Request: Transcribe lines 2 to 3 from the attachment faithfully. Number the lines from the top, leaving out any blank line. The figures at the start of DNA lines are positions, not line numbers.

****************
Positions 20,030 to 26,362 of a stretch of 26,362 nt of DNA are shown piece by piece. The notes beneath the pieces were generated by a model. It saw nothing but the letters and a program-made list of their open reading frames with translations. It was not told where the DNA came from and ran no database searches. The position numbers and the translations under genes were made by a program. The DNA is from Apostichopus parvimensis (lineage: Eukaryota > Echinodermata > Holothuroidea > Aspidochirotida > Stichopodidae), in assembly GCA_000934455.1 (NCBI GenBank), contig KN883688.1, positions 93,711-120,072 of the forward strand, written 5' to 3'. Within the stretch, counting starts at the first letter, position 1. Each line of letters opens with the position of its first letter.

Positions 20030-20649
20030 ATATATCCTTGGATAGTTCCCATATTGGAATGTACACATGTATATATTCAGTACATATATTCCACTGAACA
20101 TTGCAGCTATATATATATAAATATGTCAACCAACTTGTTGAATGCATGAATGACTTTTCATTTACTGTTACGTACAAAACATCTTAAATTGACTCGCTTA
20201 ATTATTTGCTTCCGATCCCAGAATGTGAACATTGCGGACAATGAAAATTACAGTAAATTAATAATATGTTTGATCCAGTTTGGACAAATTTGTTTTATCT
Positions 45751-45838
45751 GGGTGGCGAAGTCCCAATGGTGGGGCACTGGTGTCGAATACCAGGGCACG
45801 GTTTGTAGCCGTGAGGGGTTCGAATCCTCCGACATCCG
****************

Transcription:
Positions 20030-20649
20030 ATATATCCTTGGATAGTTCCCATATTGGAATGTACACATGTATATATTCAGTACATATATTCCACTGAACA